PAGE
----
Unintended Consequences

On [Thursday], the Dow Jones industrial average rapidly fell nearly 1,000 points before rebounding 700 points. … Although regulators have not pinpointed the cause, it has become increasingly clear that the stock exchanges’ disparate rules contributed to the market chaos. … As several stocks declined sharply under heavy selling pressure, the New York Stock Exchange, one of the largest pools, stopped or slowed trading in particular stocks.

As part of that process, the NYSE held on to “buy” orders, in the hopes that it could gather enough of them to meet the selling demand. “Sell” orders that came to the NYSE were rerouted to other exchanges, which were not required to slow trading. Those other exchanges were soon overflowing with sell orders and didn’t have enough buy orders to meet them, leading to the rapid decline in prices. (more)

So an NYSE regulation intended to prevent large price drops actually caused a big price drop. Of course one must expect all regulations to have unintended consequences; the issue is whether regulators understand a situation well enough to on net to improve it via imperfect regulations. My guess is that in this case no regulation is on average better, but that savvy regulators expect that the public expects them to “do something.”

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  • Popeye

    Would any of Professor Hanson’s preferred policies and ideas generate any unintended consequences, or are unintended consequences only a problem for regulators?

    • Roko

      Presumably Robin thinks that his policies would have unintended consequences, since he specifically said that all regulatory policies have unintended consequences, so you should be asking him if he thinks his preferred policies will be good on net, and why.

      • Popeye

        But Hanson writes:

        My guess is that in this case no regulation is on average better, but that savvy regulators expect that the public expects them to “do something.”

        So he only has a guess, not based on evidence. What is there to talk about? We all have our ideologies and deeply held beliefs.

        Moreover, I’m not sure that Professor Hanson recognizes that his policies are regulatory policies; after all, he prefers “no regulation,” which sounds like a nice, neutral, non-political position, untainted by subjectivity.

        Meanwhile “unintended consequences” can of course attach to virtually all types of human behavior. But those who speak of the “law of unintended consequences” are much more likely than not referring to regulatory actions supported by the government. Is that a coincidence? Of course not. This is an idea that is almost always trotted out in defense of the view that certain governmental actions are fundamentally illegitimate.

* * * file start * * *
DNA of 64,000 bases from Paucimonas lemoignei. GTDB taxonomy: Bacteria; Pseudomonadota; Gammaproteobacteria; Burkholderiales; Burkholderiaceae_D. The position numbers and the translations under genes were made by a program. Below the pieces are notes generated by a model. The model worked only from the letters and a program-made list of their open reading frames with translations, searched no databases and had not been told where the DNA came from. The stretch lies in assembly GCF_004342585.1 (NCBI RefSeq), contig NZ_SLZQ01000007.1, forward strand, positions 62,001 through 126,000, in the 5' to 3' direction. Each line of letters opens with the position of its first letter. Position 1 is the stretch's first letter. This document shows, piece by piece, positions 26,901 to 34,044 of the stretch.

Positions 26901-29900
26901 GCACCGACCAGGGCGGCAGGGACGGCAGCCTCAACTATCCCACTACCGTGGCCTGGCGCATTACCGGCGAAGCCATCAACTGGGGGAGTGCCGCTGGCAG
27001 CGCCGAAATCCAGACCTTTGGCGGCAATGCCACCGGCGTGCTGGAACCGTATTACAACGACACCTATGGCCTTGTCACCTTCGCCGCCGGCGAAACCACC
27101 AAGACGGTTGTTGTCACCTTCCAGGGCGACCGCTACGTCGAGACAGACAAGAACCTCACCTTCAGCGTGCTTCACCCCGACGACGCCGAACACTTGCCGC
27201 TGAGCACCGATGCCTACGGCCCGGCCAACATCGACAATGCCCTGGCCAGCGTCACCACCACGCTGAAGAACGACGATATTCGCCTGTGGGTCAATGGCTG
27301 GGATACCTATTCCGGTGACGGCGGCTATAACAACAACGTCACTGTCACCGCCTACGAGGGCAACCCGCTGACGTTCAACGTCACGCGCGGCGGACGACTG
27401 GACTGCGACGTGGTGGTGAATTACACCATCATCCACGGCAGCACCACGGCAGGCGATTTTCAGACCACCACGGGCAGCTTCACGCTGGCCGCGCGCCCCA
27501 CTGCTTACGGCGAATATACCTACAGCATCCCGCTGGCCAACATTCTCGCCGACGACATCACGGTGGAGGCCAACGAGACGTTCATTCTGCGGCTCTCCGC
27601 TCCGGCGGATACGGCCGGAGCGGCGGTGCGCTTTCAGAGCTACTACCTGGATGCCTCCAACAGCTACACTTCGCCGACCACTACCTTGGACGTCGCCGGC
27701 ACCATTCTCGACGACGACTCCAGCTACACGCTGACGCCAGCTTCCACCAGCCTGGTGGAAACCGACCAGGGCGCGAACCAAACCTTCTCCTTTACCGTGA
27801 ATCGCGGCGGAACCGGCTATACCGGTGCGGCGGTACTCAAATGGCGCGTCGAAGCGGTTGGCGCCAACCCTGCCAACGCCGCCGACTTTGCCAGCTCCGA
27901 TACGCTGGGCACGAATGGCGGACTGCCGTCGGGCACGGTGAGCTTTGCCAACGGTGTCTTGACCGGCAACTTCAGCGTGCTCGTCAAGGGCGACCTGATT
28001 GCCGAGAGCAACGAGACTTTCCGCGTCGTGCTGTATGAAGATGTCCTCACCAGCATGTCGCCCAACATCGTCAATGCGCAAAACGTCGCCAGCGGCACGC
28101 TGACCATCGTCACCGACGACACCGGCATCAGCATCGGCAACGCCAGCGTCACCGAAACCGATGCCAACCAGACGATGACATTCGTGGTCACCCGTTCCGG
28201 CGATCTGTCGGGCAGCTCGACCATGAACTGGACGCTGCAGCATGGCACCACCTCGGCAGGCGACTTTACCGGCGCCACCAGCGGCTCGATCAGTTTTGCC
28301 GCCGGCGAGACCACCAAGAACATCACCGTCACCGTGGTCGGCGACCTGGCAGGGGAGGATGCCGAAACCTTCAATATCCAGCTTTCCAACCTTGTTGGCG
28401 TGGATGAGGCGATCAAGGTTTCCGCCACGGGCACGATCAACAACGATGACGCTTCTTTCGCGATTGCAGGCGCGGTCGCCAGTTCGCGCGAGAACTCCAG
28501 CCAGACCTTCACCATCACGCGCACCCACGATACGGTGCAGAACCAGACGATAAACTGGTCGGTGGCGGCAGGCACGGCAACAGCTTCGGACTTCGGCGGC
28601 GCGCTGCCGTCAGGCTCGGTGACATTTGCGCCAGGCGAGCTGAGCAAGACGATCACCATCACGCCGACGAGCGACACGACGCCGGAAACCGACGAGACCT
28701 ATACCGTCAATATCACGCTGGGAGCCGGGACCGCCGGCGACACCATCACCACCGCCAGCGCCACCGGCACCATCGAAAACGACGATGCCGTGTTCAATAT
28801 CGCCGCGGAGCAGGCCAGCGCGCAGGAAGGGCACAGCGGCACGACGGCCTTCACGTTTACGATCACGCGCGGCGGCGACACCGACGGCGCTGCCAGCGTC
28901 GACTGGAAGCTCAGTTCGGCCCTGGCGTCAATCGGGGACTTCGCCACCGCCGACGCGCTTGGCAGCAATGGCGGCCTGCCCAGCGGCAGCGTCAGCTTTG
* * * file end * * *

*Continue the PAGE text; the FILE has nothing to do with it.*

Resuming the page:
Like almost every other comment I make on this blog, this is just a complaint that “overcoming bias” isn’t really about overcoming bias.

      • Jess Riedel

        Popeye, I don’t think Robin Hanson is claiming this regulation has anything to do with bias. It’s just the name of the blog.

  • dWj

    Can I place an order that says, “execute this only on NYSE/Arca”, rather than seeking out NBBO? If not, does it even make sense for different platforms to seek out sensible trading rules? If NYSE implements a trading pause — supposing that, in a vacuum, is a good idea — and that causes my order to get routed to an ECN that doesn’t, that isn’t good for me, for NYSE, or for the stability of the market in general. There might well be some people who would always say, “NBBO”, but we need macroinstitutional rules that allow for competition among exchanges to create good microinstitutional rules. An NBBO mandate may well short-circuit that.

    • Chris

      You can place an order on ARCA and ask that it not be routed. However, if the national best order is not available on ARCA, your order will not be filled.

  • Dee

    The problem with using this incident as a data point is that you should avoid unfairly privileging this data point over times in which the regulations worked as intended. I haven’t seen enough info to decide whether the NYSE’s regulations to slow down trading has, on average, caused or prevented liquidity problems.

  • Lord

    I see this as a case of programming machines with the worst aspects of human failings so we can all reach hell together faster.

  • talisman

    I work in equity market microstructure and am quite familiar with Thursday’s fireworks. It’s flatly incorrect to blame the price drop on the NYSE’s LRP system. To be sure, the discrepancy between the LRP system and other exchanges’ lack of a similar speedbump made things worse, but it’s simply not that big of a factor.

    As a general matter, anything written in the mainstream press about equity market microstructure should be ignored. Try Kid Dynamite for a start.

    This post feels very knee-jerk—reminiscent of others’ negative reactions to Dr. Hanson’s own ideas without understanding the issues very well.

    • I don’t claim special expertise about the details of this event, and was relying on the source I quoted.

      • talisman

        You’ve read articles in the media about you or your work or other things you are expert in, right?

        And you still trust them in areas where you’re not an expert?

  • lxm

    Just for fun…

    It boils down to this: this episode exposed structural flaws in how a trade is implemented (think orphaned algo orders) and it exposed the danger of leaving market making up to a network of entities with no mandate to ensure the smooth and orderly functioning of the market (think of the electronic market makers and high freqs who can pull bids instantaneously as opposed to a specialist on the floor who has a clearly defined mandate to provide liquidity).

    from: http://www.ritholtz.com/blog/2010/05/a-closer-look-at-the-1000-dow-plunge/

    Apparently HFT now accounts for between 50 – 70% of all trades. The argument for HFT is that it provides liquidity. The 1000 point drop suggests the liquidity is provided only when it isn’t really needed. Which leaves the conclusion that HFT profit the HFT owners at the expense of everyone else in the market. I am sure there is a nice economic term for that.

    But I’m sure you’re right. Inconsistent regulation is the problem.

  • My guess is that in this case no regulation is on average better

    I’ve guessed otherwise and, based on my default assumption of neutral consequences on average, argued that the existence of unintended consequences should not be taken as an argument against regulation per se here and here. I should stress that I have low confidence in the estimate of the consequences being neutral on average.

  • Someone tell me what’s wrong with this suggestion to limit the waste and volatility associated with HFT and algorithmic trading: